1. If there’s any news of note coming out of today’s legislative activities, we’ll have coverage of it after the day’s session, maybe in the form of facebook video as we’ve done on several recent days.
From what the view figures tell us, you seem to be enjoying TRUCE TV…! Please send feedback….
2. We’re hopeful HB 197 – which was narrowly rejected under House rules on Friday stays dead whether or not a promised parliamentary gambit is used by the sponsor to get a re-vote.
And a huge TRUCE thanks to any of you who took the time to reach out to your representative since Friday. This vote looks close to us.
PS: It may not be too late to contact them if you’re reading this Monday morning…. http://ift.tt/2mbMCJm
3. If you missed our first post on Sunday, the D-News broke a major story about real concerns regarding how Rep. Daw’s 2017 bill, the “Cannabinoid Research Law” is working – or more to the point – ways it’s arguably NOT working – and where there might be ethical and business practice issues as well.
So – as his 2018 bills are being debated – bills where we’ve identified further major structural issues in their provisions – we urge you to read this important article:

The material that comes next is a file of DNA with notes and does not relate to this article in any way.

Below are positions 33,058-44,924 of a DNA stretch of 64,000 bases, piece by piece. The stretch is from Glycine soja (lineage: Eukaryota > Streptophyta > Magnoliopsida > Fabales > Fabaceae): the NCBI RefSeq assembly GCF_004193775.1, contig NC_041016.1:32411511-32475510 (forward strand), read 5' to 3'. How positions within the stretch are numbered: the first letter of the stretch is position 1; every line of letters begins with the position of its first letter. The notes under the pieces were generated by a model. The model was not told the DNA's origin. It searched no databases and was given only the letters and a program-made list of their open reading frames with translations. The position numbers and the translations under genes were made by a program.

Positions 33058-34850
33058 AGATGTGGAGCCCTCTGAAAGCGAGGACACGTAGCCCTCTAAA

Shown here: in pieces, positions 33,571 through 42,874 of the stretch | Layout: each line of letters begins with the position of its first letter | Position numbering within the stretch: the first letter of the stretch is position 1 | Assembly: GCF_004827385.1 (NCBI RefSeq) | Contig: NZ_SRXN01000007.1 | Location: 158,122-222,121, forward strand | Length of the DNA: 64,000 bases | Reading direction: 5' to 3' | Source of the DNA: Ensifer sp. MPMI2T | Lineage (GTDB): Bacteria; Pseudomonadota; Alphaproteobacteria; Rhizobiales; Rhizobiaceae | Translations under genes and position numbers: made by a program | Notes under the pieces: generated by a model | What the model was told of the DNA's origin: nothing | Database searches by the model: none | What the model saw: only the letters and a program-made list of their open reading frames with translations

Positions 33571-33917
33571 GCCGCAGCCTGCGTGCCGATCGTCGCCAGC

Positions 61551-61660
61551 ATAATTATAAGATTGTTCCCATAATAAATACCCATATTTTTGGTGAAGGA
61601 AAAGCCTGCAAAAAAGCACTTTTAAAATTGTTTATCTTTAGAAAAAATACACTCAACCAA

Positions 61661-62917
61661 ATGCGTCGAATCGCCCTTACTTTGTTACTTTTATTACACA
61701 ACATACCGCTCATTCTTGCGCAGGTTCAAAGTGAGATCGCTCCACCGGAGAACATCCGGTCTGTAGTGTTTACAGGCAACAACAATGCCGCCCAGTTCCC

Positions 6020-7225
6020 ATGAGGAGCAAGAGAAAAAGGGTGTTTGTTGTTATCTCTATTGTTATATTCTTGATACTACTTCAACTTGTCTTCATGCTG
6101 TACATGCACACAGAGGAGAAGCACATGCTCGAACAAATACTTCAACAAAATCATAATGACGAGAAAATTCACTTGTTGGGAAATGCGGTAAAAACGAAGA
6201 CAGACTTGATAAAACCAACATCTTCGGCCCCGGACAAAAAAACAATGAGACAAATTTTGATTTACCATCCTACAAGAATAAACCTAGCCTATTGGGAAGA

And now back to our linked article below…..
“…an administrative law judge from New Jersey, has ruled that an Egg Harbor man’s insurance company must cover [his] medical marijuana. This could theoretically establish a much-needed precedent for patients.
Judge French says Andrew Watson’s insurance company is obligated to cover the costs of his voter-approved medicine. Watson’s case sought financial reimbursement for the medicinal cannabis he purchased at a local collective, after enrolling in the state’s program in 2014. Judge French ruled that Mr. Watson’s medical condition was consistent with NJ’s list of qualifying conditions.
After listening to his testimony and considering the testimony of a neurologist/psychiatrist, the judge agreed that marijuana is indeed medicinal and should be covered.
The Judge believed that Watson’s chosen holistic approach to pain management was better than medicating with opiates. The Judge also called the plaintiff’s decision ‘cautious, mature, and… exceptionally conscientious’.”
Thank you, Judge…!
More in the article….
#MMJ #Insurance #NJpol #UTpol #UtahNext #TRUCE
See full article – Judge Rules Insurance Company Must Cover Medical Marijuana